The United States is looking at sending its humanitarian funding for Gaza to other agencies after deciding last month to suspend aid to UNRWA over allegations that 12 of the organization’s staffers participated in the Hamas-led October 7 terror onslaught, the State Department said Monday.
“We’re looking at what options exist for supporting civilians in Gaza through partners like the World Food Program, UNICEF and other NGOs,” deputy spokesman Vedant Patel said during a press briefing. UNICEF is the UN agency that provides humanitarian aid to children worldwide.
The supplemental funding package approved by the Democrat-controlled Senate on Sunday includes roughly $1.4 billion in humanitarian funding for Gaza, with a stipulation preventing any of it going to UNRWA. The legislation’s fate is currently unclear, however, with House Republican leaders vowing to oppose the bill.
“There’s text in this pending legislation that would preclude us from [donating to UNRWA]. We are an administration that follows the law,” Patel said.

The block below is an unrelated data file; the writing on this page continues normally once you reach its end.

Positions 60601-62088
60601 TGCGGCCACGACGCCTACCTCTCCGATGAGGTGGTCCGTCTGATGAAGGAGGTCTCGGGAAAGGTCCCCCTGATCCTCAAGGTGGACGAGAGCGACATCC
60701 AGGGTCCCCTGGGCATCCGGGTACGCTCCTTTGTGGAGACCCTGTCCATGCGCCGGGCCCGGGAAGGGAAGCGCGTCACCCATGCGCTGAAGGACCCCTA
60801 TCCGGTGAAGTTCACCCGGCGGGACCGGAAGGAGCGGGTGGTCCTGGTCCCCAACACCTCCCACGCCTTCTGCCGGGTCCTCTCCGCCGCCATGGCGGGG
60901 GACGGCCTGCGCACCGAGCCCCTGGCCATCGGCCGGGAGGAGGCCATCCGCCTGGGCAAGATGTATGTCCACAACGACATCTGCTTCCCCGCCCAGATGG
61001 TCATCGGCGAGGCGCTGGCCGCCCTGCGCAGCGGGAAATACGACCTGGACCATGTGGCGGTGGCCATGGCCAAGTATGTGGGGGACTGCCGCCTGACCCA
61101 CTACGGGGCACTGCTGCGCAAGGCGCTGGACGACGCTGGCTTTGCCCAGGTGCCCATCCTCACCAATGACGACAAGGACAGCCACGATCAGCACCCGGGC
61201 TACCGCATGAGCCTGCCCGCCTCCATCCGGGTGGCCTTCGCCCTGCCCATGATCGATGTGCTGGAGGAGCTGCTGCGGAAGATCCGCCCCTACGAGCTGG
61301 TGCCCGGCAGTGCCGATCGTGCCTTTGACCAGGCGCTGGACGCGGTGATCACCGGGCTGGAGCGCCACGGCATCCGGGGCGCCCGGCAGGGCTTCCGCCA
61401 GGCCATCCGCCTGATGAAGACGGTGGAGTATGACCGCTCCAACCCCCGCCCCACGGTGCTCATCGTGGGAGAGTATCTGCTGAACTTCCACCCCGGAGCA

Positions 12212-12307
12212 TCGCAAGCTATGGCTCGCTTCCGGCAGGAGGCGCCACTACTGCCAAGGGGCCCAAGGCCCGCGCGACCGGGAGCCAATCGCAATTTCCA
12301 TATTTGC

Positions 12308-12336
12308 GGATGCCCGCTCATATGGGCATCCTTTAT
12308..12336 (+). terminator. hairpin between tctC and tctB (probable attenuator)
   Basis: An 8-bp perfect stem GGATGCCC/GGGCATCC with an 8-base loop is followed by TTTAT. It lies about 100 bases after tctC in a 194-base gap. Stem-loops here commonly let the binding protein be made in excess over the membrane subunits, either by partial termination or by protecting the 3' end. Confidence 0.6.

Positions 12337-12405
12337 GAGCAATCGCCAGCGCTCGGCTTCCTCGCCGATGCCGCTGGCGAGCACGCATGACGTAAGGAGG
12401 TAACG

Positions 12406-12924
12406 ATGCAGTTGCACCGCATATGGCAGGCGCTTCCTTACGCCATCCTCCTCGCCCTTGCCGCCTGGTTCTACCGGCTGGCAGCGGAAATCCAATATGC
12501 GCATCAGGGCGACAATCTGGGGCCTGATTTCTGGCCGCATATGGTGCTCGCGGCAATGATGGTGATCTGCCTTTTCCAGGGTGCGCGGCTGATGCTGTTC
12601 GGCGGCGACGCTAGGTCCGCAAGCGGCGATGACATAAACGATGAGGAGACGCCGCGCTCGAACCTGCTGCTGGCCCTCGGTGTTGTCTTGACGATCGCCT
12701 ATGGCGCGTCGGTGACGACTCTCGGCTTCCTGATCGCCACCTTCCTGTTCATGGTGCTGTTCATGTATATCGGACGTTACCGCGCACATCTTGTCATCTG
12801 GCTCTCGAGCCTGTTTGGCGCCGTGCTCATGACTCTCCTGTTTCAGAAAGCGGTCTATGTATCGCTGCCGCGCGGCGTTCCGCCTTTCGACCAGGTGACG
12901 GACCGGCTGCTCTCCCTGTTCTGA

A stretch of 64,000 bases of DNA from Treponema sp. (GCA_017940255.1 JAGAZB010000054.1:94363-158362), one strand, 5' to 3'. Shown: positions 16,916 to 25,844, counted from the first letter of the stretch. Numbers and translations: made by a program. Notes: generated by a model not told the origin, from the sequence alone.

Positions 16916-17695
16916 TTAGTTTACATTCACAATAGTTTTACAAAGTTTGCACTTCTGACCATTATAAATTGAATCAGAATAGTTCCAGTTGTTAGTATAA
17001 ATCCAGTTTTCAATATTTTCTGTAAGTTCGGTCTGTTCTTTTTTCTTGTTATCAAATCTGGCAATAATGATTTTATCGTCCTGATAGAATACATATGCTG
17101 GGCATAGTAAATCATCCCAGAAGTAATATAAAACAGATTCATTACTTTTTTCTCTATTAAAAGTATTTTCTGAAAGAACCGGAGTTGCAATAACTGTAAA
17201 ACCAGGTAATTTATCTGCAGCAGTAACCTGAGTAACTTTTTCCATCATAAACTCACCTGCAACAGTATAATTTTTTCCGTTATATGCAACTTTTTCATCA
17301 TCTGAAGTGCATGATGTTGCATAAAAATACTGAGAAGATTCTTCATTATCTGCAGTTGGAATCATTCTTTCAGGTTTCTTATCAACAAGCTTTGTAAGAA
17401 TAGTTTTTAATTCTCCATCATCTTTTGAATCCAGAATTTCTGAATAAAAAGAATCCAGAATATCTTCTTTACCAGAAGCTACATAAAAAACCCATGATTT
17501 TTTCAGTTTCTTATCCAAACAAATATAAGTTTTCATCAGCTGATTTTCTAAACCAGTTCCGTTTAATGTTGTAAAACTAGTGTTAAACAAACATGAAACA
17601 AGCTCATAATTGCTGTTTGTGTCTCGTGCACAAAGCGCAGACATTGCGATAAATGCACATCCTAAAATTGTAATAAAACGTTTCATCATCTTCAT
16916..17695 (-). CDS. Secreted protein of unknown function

However, he clarified the funds would still be used for the same goal. “This is tangible money that we believe will save lives and have a direct impact on Palestinian civilians, and we will redirect funding for UNRWA to other partners to provide assistance in Gaza,” Patel said.
The State Department deputy spokesman reiterated the administration still believes UNRWA’s work is “critical” and is accordingly pushing the UN to expeditiously carry out its probe into UNRWA, so that reforms can be implemented to allow for funding to be restored.
“We believe that we can continue to do important work through other NGOs and other partners and, simultaneously, we’ll continue have conversations with donor countries about supporting UNRWA,” Patel added.
Last week, State Department spokesman Matthew Miller said that roughly $300,000 earmarked for UNRWA has been withheld following the US decision to suspend funding amid the allegations against the UN relief agency for Palestinian refugees.